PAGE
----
OneDrive and SharePoint open up a lot of collaborative possibilities. While collaboration most often occurs within a company there are a lot of instances where files may need to be shared between different companies. Sometimes you may need a vendor to upload documents to your SharePoint folder or work with a consultant to fill out a cyber security checklist. Whatever the case may be, creating a common shared folder while still maintaining security for you other folders and documents can be a simple process. Just follow our steps laid out in this guide!
Decide on the folder location
Wherever you place your folder it will default to the parent folder permissions. Consider where this folder may work best within your current workflow and if any sensitive information may be uploaded by a client. While you can get really specific about folder permissions, having too many exceptions to parent folder properties can create confusion which is bad for maintaining information security. For example, if you have a SharePoint site for each client, you may want to continue with that workflow and add the folder there. However, some prefer to make a new site for external shares so they can disable external sharing entirely for the original client site.
As always, you also want to decide between SharePoint and OneDrive. If you are the primary point of contact for a client, it may make sense for this folder/correspondence to exist in your OneDrive. That way you can be the only one to control who gets access and make adjustments as circumstances change. Alternatively, if other teammates will need access, even just as backup for when you are out of the office, SharePoint can better allow for multiple people at your company to have control.
Basically, using OneDrive allows you to be the sole controller of the share permissions while SharePoint is often a shared responsibility among team members.
Create a new folder and review existing permissions
Creating a new folder is easy. While in the page for your chosen location, click the plus new dropdown at the upper left and select folder.
Name your folder. I recommend something that makes it obvious that this is a shared folder if this is a newer workflow for your team.
This next step is optional but recommended. I mentioned new folders taking on the permissions of the parent folders, but if you’re not sure exactly what those are, now is the time to check. To do so, click the dot dot dot next to the folder and then select manage access.
This will bring up a quick menu with current view/edit permissions. It will let you know who can access and how much access they have. The example below shows which person or Team is the owner, and the pencil symbols represent if the groups specified can edit or just view.
Share an invite or a link to your folder
When you are ready to share this folder, you have a few options for how you share and what access you want to give. Click share at the top from within a folder. (You can also do this from the parent folder by clicking the folder and then share). This will bring up your share options.
Clicking on the first arrow will allow you to change the invite to include anyone who is granted access either by a link or specific people who are sent an invite. If the option you want is grayed out, you will need an administrator to enable this for your folder. The checkbox at the bottom determines if recipients of the invite or link can make edits. This must be checked off to allow collaboration and users to upload files to the folder. Once you have made your selection, click apply.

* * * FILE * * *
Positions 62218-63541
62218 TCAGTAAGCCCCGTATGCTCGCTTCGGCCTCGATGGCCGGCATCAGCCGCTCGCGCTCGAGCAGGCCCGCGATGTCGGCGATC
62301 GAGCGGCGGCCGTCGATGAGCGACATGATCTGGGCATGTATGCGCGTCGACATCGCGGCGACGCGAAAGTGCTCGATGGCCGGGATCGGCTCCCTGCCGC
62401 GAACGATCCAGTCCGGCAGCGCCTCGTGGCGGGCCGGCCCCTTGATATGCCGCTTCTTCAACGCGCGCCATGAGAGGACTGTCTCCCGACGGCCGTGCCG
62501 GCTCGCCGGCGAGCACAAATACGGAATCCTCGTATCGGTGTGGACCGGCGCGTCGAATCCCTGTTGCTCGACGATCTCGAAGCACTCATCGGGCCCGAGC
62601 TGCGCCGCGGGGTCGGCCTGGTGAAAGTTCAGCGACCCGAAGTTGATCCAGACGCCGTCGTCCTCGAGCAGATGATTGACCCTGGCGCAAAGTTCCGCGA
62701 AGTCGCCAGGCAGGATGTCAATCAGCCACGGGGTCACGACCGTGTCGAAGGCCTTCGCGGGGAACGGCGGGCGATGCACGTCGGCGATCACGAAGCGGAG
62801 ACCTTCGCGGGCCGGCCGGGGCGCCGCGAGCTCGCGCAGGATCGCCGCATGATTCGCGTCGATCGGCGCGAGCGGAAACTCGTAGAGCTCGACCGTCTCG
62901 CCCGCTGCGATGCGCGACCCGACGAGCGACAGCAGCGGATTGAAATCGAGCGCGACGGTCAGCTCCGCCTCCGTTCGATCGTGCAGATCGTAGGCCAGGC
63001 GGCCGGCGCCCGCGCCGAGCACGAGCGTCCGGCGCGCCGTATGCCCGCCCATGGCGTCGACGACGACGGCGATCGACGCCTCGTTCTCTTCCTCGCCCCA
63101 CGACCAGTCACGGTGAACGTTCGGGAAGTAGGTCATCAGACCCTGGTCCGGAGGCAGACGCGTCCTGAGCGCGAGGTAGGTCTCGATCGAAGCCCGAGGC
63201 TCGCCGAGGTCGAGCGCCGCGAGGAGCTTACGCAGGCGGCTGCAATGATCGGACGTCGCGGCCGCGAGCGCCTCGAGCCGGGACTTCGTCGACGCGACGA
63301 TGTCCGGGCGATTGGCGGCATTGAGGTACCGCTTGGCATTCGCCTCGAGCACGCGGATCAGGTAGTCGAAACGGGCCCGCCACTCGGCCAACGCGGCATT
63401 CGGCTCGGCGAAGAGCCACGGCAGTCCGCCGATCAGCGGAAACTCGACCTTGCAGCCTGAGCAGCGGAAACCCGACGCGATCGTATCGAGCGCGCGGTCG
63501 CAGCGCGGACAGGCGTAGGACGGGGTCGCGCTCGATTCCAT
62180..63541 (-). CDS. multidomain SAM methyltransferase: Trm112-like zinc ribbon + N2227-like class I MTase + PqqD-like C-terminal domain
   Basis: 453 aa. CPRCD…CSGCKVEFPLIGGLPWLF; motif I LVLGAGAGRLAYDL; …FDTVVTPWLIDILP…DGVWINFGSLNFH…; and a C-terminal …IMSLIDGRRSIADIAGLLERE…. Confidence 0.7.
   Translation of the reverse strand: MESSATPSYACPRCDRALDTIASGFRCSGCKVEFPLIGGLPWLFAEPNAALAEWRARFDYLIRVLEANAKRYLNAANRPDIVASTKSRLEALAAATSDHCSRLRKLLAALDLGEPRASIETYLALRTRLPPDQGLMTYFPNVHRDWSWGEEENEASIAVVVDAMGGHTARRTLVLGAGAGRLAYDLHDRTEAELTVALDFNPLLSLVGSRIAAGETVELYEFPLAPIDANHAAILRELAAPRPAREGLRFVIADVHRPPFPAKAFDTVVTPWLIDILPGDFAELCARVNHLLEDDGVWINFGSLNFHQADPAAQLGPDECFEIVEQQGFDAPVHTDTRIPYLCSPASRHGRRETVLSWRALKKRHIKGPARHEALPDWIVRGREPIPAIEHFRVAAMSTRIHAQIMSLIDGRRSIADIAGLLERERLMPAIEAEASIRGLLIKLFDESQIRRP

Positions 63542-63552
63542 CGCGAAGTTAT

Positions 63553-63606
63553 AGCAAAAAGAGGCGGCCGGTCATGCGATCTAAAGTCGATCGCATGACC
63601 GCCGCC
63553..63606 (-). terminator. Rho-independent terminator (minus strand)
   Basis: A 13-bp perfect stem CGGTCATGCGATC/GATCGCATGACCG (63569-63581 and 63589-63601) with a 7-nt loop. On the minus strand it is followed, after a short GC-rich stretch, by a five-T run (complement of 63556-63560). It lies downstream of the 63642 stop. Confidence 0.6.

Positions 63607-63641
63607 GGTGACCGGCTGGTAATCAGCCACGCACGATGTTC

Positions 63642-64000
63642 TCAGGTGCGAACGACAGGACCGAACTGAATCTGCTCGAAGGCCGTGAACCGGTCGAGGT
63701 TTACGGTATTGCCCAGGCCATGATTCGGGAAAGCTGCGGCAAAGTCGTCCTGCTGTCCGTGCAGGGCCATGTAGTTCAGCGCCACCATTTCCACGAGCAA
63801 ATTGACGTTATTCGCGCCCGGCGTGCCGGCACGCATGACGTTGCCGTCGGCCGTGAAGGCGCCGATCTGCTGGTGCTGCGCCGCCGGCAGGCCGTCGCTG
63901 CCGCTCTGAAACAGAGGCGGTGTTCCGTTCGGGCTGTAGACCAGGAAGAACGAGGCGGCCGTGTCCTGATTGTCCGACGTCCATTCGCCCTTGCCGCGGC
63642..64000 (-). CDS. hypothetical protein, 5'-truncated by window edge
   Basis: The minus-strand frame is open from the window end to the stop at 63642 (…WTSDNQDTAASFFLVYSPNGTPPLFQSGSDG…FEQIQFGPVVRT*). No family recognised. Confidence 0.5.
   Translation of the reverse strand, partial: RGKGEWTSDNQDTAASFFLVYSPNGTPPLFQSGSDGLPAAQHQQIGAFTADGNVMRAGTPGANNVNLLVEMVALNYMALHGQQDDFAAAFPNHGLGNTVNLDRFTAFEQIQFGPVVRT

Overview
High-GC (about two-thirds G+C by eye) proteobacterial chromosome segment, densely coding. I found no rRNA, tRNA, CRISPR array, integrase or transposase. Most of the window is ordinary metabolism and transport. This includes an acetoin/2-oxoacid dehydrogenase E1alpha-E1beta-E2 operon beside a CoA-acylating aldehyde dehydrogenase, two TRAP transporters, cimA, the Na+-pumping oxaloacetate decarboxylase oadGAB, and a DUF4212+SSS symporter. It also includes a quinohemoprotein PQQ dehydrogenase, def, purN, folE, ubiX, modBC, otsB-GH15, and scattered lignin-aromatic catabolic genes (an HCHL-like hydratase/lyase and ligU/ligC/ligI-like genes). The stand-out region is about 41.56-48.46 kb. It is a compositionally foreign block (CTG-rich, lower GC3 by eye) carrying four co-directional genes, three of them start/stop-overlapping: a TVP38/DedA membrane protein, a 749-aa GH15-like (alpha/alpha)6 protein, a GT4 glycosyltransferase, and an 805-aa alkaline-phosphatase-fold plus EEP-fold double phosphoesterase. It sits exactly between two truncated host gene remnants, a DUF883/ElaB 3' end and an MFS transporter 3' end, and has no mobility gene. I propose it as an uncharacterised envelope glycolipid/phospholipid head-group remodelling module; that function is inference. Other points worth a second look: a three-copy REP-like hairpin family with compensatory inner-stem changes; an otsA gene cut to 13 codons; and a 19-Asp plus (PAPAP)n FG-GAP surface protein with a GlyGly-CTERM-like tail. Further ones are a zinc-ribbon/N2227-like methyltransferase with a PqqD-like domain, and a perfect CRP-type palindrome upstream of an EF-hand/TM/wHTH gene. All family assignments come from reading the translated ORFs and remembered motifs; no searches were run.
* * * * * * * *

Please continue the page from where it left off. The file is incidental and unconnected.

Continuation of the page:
To send an invite, enter the person’s email address that you want to share with and click send.
To send a link either use the same share options as above or click the copy link button in the top ribbon. As before, review the permission for that link before sending it to anyone. For external sharing, you will want to use the anyone with a link option. This option can less secure because it can be forwarded to someone who you didn’t intend to have access. However, specific users or people with existing access require the invitation procedure above. (You can always send those users a link after they are invited if its more convenient that way.)
When using the anyone with a link can edit option, you can also change more settings on links such as requiring a password or an expiration. Make your selections and click apply.
Revoke access to a folder
If the folder you created no longer needs to be shared such as something just for the duration of a project, you can revoke access granted by invitations and links. Right click on the folder or click the dot dot dot and then select manage access.
Depending on how you shared the folder, there will be a few areas to revoke access. You can remove whole links in the top section by clicking the x. If a link was shared with specific people, you can expand the access to view each person and remove individuals from accessing via this link.
The second section is for users with direct access. For these users and groups, you will have to click the drop down and select remove to revoke their access.
You also have the option to change instead of revoking access. Just click the drop down to see more options. You can edit access to whatever best fits your needs going forward.
Now that this folder is set up you can use it for a number of different things. You can work simultaneously on documents with an industry partner, request documents to be uploaded to this shared folder, and more. There are so many ways to use an externally shared folder, but always keep your permissions and access levels in mind. That way you can utilize the full scope of Office 365 collaborative tools while still maintaining good information security practices.
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